Single Reviews

Punk Confetti (Spinach)

Fruitbat's new band is basically straight out punk rock; lots of nice melodies, rhythms to pogo to and some silly, funny lyrics. All the songs are about as good as each other, the raw speed of 'I Don't Know' probably edging it as the most enjoyable. What I don't like about the band's sound is the echo effect they have used on some of the vocals, particularly the lead track, which sound a bit cheesy. It's a pretty fine single overall though.

Dead Flowers (Mother Stoat)

I love the opening riff to 'Dead Flowers', and even though the entire song doesn't match up to it, it's a solid, abrasive rock number. Some reviewers have criticised singer Gareth's vocals, but I think that although they're quite frail, they complement the band's sound well. B-side 'Third Star From The Right' is an excellent song; even though I usually like the fast, rocky tracks, this epic, sombre song is the best on the single.

The Circle (Org single/compilation)

Cynical Smile play powerful metal with lots of rap and screaming thrown in. Although it's not the sort of music I usually listen to, I like it, and can see it being a riot live. I like the hard-hitting drums and the way the singer switches from mumbling to roaring in a matter of seconds, particularly in 'Pro-Tection'. Those nice folks at Org have stuck about a dozen tracks from other bands on their roster at the end of the CD too. The best of these are the woozy rock of Lukan, the manic Tommie Griggz and the very frightening Scarehead. If you want to discover some new bands, shaped in a firmly metal mould, look no further than this CD.

Denise (Atlantic)

I haven't heard many Fountains Of Wayne tunes in the past, but from what I can remember, 'Denise' doesn't stray much from their usual, highly listenable formula: angular riffs, quirky harmonies and cheesy, but very cool, handclaps. If the rest of the forthcoming album is as good as this, I may have to buy it.

No Pictures/Hold It Up (Extreme Sports 7")

This band have been raved about so much by other fanzines that I just had to hear what all the fuss was about. And yeah, this double A-side, Hirameka Hi-Fi's third single in all, is something very cool. There's a definite college rock sound, but it's all so fresh and exciting. Out of the two tracks I probably prefer the more poppy 'Hold It Up', with it's shimmering vocals, but the angular, sonic chords of 'No Pictures' completely rock too. Hirameka Hi-Fi are one to follow closely in the future, I hope they play near me soon.

Artwork (Curveball 7")

Just when you thought things were a bit quiet in the Midget camp, along comes this, quite simply the most fantastic thing they've done, and should silence their critics, for a little while at least. 'Artwork' is lo-fi pop-rock, kind of like the material Blur are now producing, but injected with real vitality and innovation. Right from that rumbling bassline, past the thrashing guitars, to the na-na-na chorus, this is one of the best singles yet this year.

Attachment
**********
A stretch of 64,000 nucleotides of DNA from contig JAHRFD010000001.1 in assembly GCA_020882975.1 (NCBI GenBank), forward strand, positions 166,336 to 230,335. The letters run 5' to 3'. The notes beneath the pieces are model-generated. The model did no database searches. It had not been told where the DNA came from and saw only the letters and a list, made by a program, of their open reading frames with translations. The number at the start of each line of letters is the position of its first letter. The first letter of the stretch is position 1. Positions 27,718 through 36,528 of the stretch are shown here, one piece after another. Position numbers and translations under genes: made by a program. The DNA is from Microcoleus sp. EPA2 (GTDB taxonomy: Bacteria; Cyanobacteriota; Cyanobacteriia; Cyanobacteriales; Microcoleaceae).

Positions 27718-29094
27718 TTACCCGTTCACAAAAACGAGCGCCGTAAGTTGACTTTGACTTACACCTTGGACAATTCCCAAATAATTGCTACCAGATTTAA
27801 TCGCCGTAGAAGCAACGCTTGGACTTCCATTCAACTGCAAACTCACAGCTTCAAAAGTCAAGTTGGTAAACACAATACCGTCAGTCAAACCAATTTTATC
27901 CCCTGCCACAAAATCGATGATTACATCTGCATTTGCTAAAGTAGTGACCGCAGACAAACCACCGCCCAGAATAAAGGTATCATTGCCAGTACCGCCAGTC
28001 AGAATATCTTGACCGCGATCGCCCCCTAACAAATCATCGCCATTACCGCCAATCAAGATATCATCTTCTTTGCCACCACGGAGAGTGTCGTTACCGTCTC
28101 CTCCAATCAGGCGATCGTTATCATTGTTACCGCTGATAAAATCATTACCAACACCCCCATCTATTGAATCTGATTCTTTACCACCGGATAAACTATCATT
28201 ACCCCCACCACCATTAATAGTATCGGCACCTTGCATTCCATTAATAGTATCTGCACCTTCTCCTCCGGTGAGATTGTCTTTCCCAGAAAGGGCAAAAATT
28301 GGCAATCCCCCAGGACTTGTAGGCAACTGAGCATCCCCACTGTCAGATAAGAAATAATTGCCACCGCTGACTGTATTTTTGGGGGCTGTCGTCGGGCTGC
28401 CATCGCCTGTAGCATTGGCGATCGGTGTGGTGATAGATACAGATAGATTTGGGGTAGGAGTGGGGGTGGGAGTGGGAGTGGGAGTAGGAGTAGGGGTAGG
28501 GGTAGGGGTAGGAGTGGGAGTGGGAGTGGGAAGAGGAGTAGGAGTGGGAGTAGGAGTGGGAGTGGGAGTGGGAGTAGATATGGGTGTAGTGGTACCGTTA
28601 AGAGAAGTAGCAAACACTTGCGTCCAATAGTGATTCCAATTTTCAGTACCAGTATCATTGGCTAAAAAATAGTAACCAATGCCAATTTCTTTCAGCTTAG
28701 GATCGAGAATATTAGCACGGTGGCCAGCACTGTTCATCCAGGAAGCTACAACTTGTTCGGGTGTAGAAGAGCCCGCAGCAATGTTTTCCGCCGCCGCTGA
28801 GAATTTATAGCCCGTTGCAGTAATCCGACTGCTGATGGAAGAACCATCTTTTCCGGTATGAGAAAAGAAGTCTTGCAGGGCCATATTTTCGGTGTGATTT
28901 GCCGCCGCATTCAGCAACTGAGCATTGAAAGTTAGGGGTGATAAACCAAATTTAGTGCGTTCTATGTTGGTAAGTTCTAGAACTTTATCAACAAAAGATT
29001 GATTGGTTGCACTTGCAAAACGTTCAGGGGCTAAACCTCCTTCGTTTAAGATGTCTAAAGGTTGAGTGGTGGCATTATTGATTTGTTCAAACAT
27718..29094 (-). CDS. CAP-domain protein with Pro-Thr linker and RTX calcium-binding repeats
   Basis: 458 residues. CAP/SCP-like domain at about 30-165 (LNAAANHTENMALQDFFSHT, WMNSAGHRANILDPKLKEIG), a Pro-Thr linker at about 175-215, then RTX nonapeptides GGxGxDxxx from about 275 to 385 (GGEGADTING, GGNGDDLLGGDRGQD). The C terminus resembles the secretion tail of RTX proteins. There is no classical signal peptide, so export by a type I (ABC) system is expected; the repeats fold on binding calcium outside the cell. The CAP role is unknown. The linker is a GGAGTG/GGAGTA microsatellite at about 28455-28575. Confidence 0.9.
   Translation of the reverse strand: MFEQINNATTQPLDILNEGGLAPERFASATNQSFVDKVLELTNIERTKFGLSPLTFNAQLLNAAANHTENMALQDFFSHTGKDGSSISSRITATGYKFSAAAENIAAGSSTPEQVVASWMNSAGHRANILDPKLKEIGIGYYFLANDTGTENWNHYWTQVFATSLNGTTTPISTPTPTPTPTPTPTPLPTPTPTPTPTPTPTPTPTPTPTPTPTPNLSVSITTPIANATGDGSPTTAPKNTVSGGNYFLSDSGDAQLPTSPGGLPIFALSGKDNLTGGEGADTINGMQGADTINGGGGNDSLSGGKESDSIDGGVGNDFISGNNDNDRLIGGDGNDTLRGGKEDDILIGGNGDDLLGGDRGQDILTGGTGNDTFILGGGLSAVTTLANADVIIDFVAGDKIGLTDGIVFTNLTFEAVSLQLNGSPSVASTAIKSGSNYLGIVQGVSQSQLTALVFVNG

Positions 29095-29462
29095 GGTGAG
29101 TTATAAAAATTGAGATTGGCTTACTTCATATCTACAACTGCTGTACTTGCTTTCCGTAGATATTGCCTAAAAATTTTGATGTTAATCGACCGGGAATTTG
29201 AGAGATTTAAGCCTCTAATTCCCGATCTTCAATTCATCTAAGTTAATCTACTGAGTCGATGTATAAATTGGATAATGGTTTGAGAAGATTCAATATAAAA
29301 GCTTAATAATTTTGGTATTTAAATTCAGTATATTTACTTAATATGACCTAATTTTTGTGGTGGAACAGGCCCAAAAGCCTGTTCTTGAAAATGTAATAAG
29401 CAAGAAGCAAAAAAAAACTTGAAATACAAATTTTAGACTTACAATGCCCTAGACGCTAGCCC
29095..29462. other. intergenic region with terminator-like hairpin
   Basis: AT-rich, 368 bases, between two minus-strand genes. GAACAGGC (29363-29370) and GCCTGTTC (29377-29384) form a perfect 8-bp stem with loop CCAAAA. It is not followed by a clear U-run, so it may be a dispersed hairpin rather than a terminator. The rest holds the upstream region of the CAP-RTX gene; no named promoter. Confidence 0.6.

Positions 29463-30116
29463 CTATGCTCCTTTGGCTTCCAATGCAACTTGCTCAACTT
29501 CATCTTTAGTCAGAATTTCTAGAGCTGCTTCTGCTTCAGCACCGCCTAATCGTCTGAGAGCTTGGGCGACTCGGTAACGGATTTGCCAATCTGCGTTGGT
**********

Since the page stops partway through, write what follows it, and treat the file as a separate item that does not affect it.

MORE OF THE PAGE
Be A Celebrity (Artists Against Success)

There is nothing very original about 'Be A Celebrity', with it's concoction of pop and rock, but you cannot help being swept up by the song's rousing chorus and ironic lyrics. I like the bit where it goes all quiet before bursting into a final chorus the most. Yeah, so it's an old idea, but it works really well here. The B-sides sound quite different to the lead rack, I'm not sure in which direction the band are heading, but it should be fun finding out.

Know How (Things To Come)

The lead track off this single is almost the anti-single; just some harmonised vocals over a bass line, yet it has such an absorbing endearment to it. I think it is a great track, proving that teenage angst doesn't always have to be screaming in your face. The B-side, 'Thrush', is much more traditional grunge rock, but songwriter Ben Bueno proves again he can write a great tune. The third track, 'Bleeding On The Inside' is the weakest, but overall this single shows great potential for a new reflective rock band.

I Can See You/Your Back Again (Fierce Panda)

Did I buy this single just because it had the legendary, disgraced ex-Blue Peter presenter Richard Bacon on the front cover? Well, yes, but I was interested in the bands as well. The Sing-Sing track is certainly intriguing and different. It's main hook is a string sample, which makes for a strangely pleasnt listen. However, I prefer the Linoleum track; two minutes of sugary guitar pop. I especially like the singers breathy vocals, they make the song considerably better. Overall, two female fronted bands who are worthy of more investigation.

Girls Of The Nite (Fused And Bruised 12")

People who know me will know that generally I don't like dance music, it's never really been my thing, but every now and again I hear a track on the radio that I just can't get out of my head, and Surreal Madrid have produced one of them. 'Girls Of The Nite' has an infectious, monotonous vocal over a delicious disco beat, and whilst I am by no means the person to recommend dance music to anyone, all I can say is this record is music at it's most maddeningly good.

Split (Gravitate)

Punk fans should not be without this CD. Two great bands; Understand's hard noise contrasting against Jetpak's emo-pop tunes. 'Screwtop Milkshake' by Understand is a ferocious start to the single; slightly discordant, but producing a passionate sound. The Jetpak songs are fantastic, you can see why they're fast becoming the most popular band in the Guildford area. The best of the two is probably 'Saviour', with it's quirky lyrics, three part harmonies and tune that concludes into something really special. It is actually very difficult to describe, so I probably haven't done them justice in this review, but take my word for it, Jetpak are one of the best bands out there.
Album Reviews
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Issue 3 Easter '99 © Tim Bragger